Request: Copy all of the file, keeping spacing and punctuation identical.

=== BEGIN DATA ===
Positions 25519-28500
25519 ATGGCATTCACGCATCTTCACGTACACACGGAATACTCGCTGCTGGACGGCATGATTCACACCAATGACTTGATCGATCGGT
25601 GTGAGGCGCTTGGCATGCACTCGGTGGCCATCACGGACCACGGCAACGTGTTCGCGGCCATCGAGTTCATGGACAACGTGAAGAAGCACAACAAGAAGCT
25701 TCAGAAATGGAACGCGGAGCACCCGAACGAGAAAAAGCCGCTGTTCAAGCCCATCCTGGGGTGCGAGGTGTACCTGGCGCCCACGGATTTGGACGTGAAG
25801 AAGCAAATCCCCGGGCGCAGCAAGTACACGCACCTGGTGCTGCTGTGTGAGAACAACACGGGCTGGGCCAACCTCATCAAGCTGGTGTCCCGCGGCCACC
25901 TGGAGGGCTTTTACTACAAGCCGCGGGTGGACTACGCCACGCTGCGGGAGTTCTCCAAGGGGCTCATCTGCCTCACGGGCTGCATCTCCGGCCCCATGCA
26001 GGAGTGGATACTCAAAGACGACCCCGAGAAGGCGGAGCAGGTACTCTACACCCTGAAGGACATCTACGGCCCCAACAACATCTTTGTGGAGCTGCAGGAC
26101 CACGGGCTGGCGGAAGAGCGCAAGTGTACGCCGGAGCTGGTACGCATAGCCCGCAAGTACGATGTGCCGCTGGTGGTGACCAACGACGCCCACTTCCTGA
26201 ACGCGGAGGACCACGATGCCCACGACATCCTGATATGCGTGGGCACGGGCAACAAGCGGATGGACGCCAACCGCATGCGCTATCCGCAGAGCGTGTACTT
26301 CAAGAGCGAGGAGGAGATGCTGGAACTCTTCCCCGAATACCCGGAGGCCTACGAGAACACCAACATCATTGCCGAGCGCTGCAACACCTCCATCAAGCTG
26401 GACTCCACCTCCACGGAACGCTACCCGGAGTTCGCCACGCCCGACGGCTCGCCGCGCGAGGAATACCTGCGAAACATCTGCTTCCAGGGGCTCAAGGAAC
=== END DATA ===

Positions 25519-28500
25519 ATGGCATTCACGCATCTTCACGTACACACGGAATACTCGCTGCTGGACGGCATGATTCACACCAATGACTTGATCGATCGGT
25601 GTGAGGCGCTTGGCATGCACTCGGTGGCCATCACGGACCACGGCAACGTGTTCGCGGCCATCGAGTTCATGGACAACGTGAAGAAGCACAACAAGAAGCT
25701 TCAGAAATGGAACGCGGAGCACCCGAACGAGAAAAAGCCGCTGTTCAAGCCCATCCTGGGGTGCGAGGTGTACCTGGCGCCCACGGATTTGGACGTGAAG
25801 AAGCAAATCCCCGGGCGCAGCAAGTACACGCACCTGGTGCTGCTGTGTGAGAACAACACGGGCTGGGCCAACCTCATCAAGCTGGTGTCCCGCGGCCACC
25901 TGGAGGGCTTTTACTACAAGCCGCGGGTGGACTACGCCACGCTGCGGGAGTTCTCCAAGGGGCTCATCTGCCTCACGGGCTGCATCTCCGGCCCCATGCA
26001 GGAGTGGATACTCAAAGACGACCCCGAGAAGGCGGAGCAGGTACTCTACACCCTGAAGGACATCTACGGCCCCAACAACATCTTTGTGGAGCTGCAGGAC
26101 CACGGGCTGGCGGAAGAGCGCAAGTGTACGCCGGAGCTGGTACGCATAGCCCGCAAGTACGATGTGCCGCTGGTGGTGACCAACGACGCCCACTTCCTGA
26201 ACGCGGAGGACCACGATGCCCACGACATCCTGATATGCGTGGGCACGGGCAACAAGCGGATGGACGCCAACCGCATGCGCTATCCGCAGAGCGTGTACTT
26301 CAAGAGCGAGGAGGAGATGCTGGAACTCTTCCCCGAATACCCGGAGGCCTACGAGAACACCAACATCATTGCCGAGCGCTGCAACACCTCCATCAAGCTG
26401 GACTCCACCTCCACGGAACGCTACCCGGAGTTCGCCACGCCCGACGGCTCGCCGCGCGAGGAATACCTGCGAAACATCTGCTTCCAGGGGCTCAAGGAAC